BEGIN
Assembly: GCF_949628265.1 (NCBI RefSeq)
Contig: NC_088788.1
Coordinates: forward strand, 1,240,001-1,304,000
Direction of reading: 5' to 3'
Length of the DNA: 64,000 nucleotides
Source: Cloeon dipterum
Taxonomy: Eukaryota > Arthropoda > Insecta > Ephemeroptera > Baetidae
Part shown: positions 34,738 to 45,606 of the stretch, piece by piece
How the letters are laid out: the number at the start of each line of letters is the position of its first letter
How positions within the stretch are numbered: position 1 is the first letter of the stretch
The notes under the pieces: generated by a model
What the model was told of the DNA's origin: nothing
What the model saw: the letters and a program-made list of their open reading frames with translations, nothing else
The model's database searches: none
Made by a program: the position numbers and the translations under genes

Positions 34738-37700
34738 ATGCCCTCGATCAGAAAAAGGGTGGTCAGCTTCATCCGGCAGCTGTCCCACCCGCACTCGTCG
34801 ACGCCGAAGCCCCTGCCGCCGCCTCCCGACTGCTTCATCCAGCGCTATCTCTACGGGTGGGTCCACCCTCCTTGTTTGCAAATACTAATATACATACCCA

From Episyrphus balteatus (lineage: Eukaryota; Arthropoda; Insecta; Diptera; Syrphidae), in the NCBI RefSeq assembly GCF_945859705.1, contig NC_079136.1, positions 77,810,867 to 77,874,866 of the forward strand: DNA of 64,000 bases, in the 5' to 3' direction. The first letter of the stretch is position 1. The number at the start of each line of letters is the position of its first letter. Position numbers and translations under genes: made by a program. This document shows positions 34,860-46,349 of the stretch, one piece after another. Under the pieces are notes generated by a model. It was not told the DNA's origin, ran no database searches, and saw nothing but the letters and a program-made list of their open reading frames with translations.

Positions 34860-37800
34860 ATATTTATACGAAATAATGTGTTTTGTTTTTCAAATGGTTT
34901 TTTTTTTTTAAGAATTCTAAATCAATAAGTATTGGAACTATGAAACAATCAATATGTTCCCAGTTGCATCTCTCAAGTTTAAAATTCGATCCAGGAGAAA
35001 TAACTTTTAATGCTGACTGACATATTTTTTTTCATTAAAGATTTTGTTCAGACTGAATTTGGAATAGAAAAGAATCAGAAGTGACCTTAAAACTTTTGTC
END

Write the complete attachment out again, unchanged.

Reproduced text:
Assembly: GCF_949628265.1 (NCBI RefSeq)
Contig: NC_088788.1
Coordinates: forward strand, 1,240,001-1,304,000
Direction of reading: 5' to 3'
Length of the DNA: 64,000 nucleotides
Source: Cloeon dipterum
Taxonomy: Eukaryota > Arthropoda > Insecta > Ephemeroptera > Baetidae
Part shown: positions 34,738 to 45,606 of the stretch, piece by piece
How the letters are laid out: the number at the start of each line of letters is the position of its first letter
How positions within the stretch are numbered: position 1 is the first letter of the stretch
The notes under the pieces: generated by a model
What the model was told of the DNA's origin: nothing
What the model saw: the letters and a program-made list of their open reading frames with translations, nothing else
The model's database searches: none
Made by a program: the position numbers and the translations under genes

Positions 34738-37700
34738 ATGCCCTCGATCAGAAAAAGGGTGGTCAGCTTCATCCGGCAGCTGTCCCACCCGCACTCGTCG
34801 ACGCCGAAGCCCCTGCCGCCGCCTCCCGACTGCTTCATCCAGCGCTATCTCTACGGGTGGGTCCACCCTCCTTGTTTGCAAATACTAATATACATACCCA

From Episyrphus balteatus (lineage: Eukaryota; Arthropoda; Insecta; Diptera; Syrphidae), in the NCBI RefSeq assembly GCF_945859705.1, contig NC_079136.1, positions 77,810,867 to 77,874,866 of the forward strand: DNA of 64,000 bases, in the 5' to 3' direction. The first letter of the stretch is position 1. The number at the start of each line of letters is the position of its first letter. Position numbers and translations under genes: made by a program. This document shows positions 34,860-46,349 of the stretch, one piece after another. Under the pieces are notes generated by a model. It was not told the DNA's origin, ran no database searches, and saw nothing but the letters and a program-made list of their open reading frames with translations.

Positions 34860-37800
34860 ATATTTATACGAAATAATGTGTTTTGTTTTTCAAATGGTTT
34901 TTTTTTTTTAAGAATTCTAAATCAATAAGTATTGGAACTATGAAACAATCAATATGTTCCCAGTTGCATCTCTCAAGTTTAAAATTCGATCCAGGAGAAA
35001 TAACTTTTAATGCTGACTGACATATTTTTTTTCATTAAAGATTTTGTTCAGACTGAATTTGGAATAGAAAAGAATCAGAAGTGACCTTAAAACTTTTGTC